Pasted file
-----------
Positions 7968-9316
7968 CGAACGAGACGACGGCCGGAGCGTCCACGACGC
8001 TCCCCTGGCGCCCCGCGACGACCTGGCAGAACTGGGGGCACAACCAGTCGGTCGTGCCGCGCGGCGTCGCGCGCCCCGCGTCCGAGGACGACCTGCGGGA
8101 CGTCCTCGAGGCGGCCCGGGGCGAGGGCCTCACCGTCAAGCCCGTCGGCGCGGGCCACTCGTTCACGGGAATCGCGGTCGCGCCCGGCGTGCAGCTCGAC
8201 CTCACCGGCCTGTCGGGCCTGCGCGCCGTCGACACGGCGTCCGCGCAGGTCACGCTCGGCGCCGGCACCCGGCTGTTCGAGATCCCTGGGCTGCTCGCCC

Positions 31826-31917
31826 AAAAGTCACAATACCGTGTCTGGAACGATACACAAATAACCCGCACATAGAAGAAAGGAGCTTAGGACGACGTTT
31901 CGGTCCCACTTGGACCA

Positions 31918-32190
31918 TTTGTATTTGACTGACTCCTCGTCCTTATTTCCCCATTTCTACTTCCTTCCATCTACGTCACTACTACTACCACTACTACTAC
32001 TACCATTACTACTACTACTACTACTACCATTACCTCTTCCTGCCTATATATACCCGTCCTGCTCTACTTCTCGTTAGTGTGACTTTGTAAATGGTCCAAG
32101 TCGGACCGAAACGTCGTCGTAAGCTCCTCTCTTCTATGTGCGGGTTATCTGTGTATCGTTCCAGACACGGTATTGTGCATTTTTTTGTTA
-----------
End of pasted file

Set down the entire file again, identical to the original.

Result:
Positions 7968-9316
7968 CGAACGAGACGACGGCCGGAGCGTCCACGACGC
8001 TCCCCTGGCGCCCCGCGACGACCTGGCAGAACTGGGGGCACAACCAGTCGGTCGTGCCGCGCGGCGTCGCGCGCCCCGCGTCCGAGGACGACCTGCGGGA
8101 CGTCCTCGAGGCGGCCCGGGGCGAGGGCCTCACCGTCAAGCCCGTCGGCGCGGGCCACTCGTTCACGGGAATCGCGGTCGCGCCCGGCGTGCAGCTCGAC
8201 CTCACCGGCCTGTCGGGCCTGCGCGCCGTCGACACGGCGTCCGCGCAGGTCACGCTCGGCGCCGGCACCCGGCTGTTCGAGATCCCTGGGCTGCTCGCCC

Positions 31826-31917
31826 AAAAGTCACAATACCGTGTCTGGAACGATACACAAATAACCCGCACATAGAAGAAAGGAGCTTAGGACGACGTTT
31901 CGGTCCCACTTGGACCA

Positions 31918-32190
31918 TTTGTATTTGACTGACTCCTCGTCCTTATTTCCCCATTTCTACTTCCTTCCATCTACGTCACTACTACTACCACTACTACTAC
32001 TACCATTACTACTACTACTACTACTACCATTACCTCTTCCTGCCTATATATACCCGTCCTGCTCTACTTCTCGTTAGTGTGACTTTGTAAATGGTCCAAG
32101 TCGGACCGAAACGTCGTCGTAAGCTCCTCTCTTCTATGTGCGGGTTATCTGTGTATCGTTCCAGACACGGTATTGTGCATTTTTTTGTTA